Mike Ange

Transferring Anticipation Skills to Problem Resolution

Adding some realism to your training protocol also requires adding spontaneity, distraction and surprise. This is not as hard as it seems, but it can be dangerous for instructor and student if not well-controlled.

Mike Ange discuss methods of building a safer and more comfortable diver at the more advanced levels by preventing the diver from anticipating issues before they occur. While this may sound contradictory to the earlier articles in this series, in reality, it is taking those skills to the next level.

Analyzing the Obvious II: Retaining Divers by Building a Comfort Zone

In the first article in this series, we discussed the importance of building the diver’s comfort zone and how the comfort level of the newly trained diver affects his or her long-term participation in the sport. This begs the questions: how much impact does drop-out actually have on the sport; and what can the instructor do to correct the problem?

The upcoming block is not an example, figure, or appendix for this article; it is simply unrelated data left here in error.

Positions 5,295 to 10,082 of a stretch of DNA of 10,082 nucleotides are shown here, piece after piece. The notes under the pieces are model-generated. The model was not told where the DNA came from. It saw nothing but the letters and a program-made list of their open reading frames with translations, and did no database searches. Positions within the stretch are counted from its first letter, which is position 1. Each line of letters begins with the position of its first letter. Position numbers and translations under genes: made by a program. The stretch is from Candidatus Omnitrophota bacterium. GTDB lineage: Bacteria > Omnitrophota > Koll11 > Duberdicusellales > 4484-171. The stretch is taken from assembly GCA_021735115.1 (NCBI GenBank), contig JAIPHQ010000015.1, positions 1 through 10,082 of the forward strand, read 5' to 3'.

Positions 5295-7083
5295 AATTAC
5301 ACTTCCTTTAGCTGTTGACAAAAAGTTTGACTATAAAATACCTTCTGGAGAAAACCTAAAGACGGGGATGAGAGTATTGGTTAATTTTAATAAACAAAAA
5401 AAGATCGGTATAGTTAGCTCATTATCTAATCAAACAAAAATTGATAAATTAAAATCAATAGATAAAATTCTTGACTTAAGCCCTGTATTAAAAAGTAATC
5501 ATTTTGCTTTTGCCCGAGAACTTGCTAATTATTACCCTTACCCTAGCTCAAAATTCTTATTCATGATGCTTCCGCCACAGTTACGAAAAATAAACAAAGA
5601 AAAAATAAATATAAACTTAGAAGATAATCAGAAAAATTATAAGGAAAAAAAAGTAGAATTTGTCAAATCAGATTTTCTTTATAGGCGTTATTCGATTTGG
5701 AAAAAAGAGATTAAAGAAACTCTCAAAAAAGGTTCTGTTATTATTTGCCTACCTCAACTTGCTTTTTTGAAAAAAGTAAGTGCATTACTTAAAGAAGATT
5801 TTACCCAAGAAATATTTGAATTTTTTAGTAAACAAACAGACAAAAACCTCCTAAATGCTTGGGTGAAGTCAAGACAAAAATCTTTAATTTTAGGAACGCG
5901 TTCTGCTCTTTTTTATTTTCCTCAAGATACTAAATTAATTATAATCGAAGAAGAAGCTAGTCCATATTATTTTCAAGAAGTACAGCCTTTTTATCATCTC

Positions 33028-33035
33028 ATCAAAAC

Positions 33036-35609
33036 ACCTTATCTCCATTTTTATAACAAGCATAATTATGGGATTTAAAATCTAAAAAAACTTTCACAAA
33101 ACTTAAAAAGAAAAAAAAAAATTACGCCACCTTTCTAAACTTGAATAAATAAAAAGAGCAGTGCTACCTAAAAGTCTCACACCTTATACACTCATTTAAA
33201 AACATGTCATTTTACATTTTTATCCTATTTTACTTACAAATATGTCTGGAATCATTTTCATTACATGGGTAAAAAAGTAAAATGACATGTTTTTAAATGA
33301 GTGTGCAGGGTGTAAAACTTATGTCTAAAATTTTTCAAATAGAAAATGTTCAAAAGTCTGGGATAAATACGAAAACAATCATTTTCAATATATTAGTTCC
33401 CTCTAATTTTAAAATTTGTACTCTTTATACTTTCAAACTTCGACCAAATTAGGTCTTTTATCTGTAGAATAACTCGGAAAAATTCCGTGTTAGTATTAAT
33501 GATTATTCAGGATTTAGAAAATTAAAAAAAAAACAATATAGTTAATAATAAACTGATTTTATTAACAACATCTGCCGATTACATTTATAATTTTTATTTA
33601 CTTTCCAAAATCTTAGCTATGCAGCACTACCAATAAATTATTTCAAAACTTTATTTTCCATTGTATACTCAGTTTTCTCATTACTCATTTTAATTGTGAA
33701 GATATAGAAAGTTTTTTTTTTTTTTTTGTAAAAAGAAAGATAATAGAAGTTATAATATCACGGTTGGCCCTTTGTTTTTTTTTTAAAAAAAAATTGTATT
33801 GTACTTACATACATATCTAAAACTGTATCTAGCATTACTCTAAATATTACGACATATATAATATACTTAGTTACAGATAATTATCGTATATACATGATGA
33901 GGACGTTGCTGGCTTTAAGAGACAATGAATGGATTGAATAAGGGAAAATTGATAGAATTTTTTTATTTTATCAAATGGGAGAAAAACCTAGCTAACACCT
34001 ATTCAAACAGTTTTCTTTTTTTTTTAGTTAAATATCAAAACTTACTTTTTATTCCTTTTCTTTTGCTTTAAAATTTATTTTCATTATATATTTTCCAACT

Analyzing the Obvious—It's About Anticipation

Is diving safe? This is a question as old as the sport itself and the potentially accurate answers fill an entire spectrum of responses. Over the past 17 years, I have studied this question intently, publishing numerous case studies and articles in addition to several books. In the last third of that period, this study was for the purposes of an academic paper in a degree program. Here is the definitive answer: It depends.